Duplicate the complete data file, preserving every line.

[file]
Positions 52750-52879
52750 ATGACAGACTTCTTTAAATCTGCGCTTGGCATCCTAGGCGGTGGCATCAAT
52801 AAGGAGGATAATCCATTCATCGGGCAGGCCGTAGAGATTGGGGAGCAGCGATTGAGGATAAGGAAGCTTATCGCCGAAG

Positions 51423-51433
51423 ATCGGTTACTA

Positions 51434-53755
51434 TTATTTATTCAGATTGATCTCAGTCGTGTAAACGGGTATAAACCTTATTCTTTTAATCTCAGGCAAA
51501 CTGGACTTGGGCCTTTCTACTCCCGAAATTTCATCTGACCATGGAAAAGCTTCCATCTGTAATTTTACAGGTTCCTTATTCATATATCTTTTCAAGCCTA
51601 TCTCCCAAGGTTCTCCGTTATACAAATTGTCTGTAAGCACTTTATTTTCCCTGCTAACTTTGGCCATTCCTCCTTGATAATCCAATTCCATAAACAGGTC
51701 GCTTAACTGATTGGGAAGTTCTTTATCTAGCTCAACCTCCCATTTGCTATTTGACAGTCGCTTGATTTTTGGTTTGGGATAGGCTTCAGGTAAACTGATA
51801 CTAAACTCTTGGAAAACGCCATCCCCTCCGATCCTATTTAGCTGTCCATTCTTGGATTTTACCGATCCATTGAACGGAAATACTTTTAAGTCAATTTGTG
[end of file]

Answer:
Positions 52750-52879
52750 ATGACAGACTTCTTTAAATCTGCGCTTGGCATCCTAGGCGGTGGCATCAAT
52801 AAGGAGGATAATCCATTCATCGGGCAGGCCGTAGAGATTGGGGAGCAGCGATTGAGGATAAGGAAGCTTATCGCCGAAG

Positions 51423-51433
51423 ATCGGTTACTA

Positions 51434-53755
51434 TTATTTATTCAGATTGATCTCAGTCGTGTAAACGGGTATAAACCTTATTCTTTTAATCTCAGGCAAA
51501 CTGGACTTGGGCCTTTCTACTCCCGAAATTTCATCTGACCATGGAAAAGCTTCCATCTGTAATTTTACAGGTTCCTTATTCATATATCTTTTCAAGCCTA
51601 TCTCCCAAGGTTCTCCGTTATACAAATTGTCTGTAAGCACTTTATTTTCCCTGCTAACTTTGGCCATTCCTCCTTGATAATCCAATTCCATAAACAGGTC
51701 GCTTAACTGATTGGGAAGTTCTTTATCTAGCTCAACCTCCCATTTGCTATTTGACAGTCGCTTGATTTTTGGTTTGGGATAGGCTTCAGGTAAACTGATA
51801 CTAAACTCTTGGAAAACGCCATCCCCTCCGATCCTATTTAGCTGTCCATTCTTGGATTTTACCGATCCATTGAACGGAAATACTTTTAAGTCAATTTGTG